During my childhood, I saw people act forcefully on behalf of the Holy Spirit, but I never experienced Him that way. I knew the Holy Spirit as a gentle nudge, a Comfort, like one of my Grandmother’s quilts. But what I heard was that He was the hall monitor of our souls: the ever-watchful Eye of a perfect and holy God, who was more interested in finding the secrets we hid in the darkest places of our wandering hearts than being the balm for our weary souls.
I just knew the Henchmen of Heaven would come and steal me away in the middle of the night as a thirteen-year-old and damn me to eternal punishment early because I’d said “shit” or been caught lingering too long on the adult movie channels late at night at my grandparents’ house. Any 90’s boy knows exactly what I’m talking about: the high numbers on satellite, blurred out, with the fuzzy green and pink lines. Every once in awhile you could catch the shadow of a boob if you just stared hard enough.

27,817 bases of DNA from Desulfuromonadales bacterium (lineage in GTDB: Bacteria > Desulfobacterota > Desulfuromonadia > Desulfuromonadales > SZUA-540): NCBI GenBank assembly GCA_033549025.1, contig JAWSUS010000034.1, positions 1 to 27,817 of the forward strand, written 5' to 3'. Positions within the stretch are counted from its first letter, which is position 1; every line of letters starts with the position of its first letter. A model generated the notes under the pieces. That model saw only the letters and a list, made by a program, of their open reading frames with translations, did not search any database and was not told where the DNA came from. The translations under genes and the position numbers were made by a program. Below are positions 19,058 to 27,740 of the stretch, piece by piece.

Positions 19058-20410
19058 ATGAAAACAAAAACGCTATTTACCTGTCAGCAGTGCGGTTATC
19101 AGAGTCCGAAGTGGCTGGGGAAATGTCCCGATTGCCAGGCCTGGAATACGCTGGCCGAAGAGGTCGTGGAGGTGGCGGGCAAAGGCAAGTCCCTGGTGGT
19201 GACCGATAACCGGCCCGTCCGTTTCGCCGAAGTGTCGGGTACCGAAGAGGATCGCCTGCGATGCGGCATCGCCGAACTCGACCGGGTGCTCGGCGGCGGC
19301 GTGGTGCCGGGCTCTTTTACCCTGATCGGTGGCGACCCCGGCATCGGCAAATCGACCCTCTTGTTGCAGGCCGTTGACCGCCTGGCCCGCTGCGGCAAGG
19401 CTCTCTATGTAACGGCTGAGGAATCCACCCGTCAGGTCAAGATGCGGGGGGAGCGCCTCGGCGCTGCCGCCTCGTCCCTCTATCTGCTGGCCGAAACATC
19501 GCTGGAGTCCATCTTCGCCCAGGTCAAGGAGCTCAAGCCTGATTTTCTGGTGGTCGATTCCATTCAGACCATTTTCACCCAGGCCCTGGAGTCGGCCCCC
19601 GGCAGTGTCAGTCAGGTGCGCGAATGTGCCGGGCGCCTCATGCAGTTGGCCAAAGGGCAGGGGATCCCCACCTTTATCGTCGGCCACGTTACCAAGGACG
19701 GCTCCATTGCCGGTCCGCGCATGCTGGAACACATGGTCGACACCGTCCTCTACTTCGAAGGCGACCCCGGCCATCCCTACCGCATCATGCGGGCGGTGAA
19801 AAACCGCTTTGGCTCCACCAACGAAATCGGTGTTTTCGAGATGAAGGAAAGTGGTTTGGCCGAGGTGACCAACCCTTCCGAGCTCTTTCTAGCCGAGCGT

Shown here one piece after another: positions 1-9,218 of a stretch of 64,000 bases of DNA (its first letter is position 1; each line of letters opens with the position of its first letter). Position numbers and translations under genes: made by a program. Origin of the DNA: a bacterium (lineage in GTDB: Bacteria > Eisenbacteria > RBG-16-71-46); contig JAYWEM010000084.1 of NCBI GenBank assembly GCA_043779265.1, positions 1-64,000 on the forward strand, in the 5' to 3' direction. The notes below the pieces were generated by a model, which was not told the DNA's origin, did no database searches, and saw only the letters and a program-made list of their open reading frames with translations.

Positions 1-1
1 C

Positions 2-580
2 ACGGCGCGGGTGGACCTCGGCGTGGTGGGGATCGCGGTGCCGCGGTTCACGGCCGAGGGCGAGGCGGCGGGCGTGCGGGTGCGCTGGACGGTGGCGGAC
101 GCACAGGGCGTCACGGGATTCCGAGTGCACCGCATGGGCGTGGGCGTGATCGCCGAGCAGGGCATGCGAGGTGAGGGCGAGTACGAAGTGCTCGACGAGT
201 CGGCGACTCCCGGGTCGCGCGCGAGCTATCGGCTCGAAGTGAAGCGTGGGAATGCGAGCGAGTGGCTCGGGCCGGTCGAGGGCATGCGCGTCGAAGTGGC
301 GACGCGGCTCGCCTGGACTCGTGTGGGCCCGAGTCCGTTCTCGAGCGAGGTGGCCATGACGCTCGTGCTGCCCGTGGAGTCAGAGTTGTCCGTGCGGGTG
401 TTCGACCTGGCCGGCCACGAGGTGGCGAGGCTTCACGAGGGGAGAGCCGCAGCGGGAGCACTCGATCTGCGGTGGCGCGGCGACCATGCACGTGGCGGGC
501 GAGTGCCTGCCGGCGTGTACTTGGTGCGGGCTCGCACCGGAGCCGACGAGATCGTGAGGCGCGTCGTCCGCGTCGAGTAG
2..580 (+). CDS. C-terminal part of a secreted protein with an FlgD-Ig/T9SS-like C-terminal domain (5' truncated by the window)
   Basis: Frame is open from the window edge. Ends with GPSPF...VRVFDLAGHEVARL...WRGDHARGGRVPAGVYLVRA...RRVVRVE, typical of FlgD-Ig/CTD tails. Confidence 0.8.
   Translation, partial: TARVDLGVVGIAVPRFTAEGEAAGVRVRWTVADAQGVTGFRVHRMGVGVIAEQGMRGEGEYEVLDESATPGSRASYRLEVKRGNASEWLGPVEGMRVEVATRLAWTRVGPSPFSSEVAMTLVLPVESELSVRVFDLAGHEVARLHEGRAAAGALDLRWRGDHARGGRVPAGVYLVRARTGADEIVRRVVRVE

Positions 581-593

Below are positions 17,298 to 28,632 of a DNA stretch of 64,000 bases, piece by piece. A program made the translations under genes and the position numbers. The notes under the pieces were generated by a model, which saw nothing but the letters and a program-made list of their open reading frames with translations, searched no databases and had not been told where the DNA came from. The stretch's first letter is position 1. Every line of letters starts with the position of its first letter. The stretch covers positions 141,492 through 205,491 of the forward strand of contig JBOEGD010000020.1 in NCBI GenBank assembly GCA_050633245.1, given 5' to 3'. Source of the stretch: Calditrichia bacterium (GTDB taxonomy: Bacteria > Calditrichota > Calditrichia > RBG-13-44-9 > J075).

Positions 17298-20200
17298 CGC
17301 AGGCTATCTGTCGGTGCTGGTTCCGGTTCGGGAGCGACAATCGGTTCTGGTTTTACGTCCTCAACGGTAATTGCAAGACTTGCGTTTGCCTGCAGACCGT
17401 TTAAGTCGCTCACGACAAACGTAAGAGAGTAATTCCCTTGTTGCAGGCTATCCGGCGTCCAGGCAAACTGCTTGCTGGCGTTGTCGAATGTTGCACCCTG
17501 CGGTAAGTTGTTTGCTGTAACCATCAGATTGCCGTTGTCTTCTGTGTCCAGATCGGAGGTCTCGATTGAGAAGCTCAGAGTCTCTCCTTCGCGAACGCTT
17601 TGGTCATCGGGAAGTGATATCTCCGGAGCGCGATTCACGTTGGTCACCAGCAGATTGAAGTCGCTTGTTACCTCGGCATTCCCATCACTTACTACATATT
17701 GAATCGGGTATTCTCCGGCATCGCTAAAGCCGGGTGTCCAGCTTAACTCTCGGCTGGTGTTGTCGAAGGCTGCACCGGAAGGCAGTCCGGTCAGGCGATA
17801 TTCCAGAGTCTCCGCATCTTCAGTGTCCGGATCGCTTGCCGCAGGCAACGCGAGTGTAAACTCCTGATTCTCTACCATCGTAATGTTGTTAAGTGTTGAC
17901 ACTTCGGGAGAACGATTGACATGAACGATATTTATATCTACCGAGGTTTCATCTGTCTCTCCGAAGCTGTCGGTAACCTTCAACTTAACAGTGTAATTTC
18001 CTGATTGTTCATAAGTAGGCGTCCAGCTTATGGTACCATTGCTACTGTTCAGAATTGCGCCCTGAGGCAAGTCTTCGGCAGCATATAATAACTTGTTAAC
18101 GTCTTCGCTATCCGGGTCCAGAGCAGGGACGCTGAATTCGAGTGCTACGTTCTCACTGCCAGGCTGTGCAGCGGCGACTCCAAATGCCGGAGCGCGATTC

Since I’ve begun sharing how I went from a being a pastor to being hospitalized in a psych ward, people often ask about my recovery. Everyone wants to know, is there a single solution? Where does the magic lie? How do they get their own lives (or their loved ones’) back? Or, as others have said, “What is the one thing that made you want to start living again?”
I have found a virtual community, via Facebook and this blog, which expresses love in a way like I have never experienced before. It’s a place where everyone is accepted – regardless of station in life, gender, sexuality, chosen religion or any other differences. A place where seeking healing from brokenness is celebrated. Where friendships are born in an instant. Where life is messy and grace is abundant.
I have found freedom in a way I cannot otherwise explain. Through reaching out during some incredibly dark moments, I found grace, peace, and a lack of judgement.
Anyone who says church hurts are no big deal has no idea what they’re talking about. I was deeply wounded by the church and threw stones at her for a decade.
These days, I am blessed to belong to a church I love. But learning to engage the church again has been a long journey. Here’s why I stopped hating the church…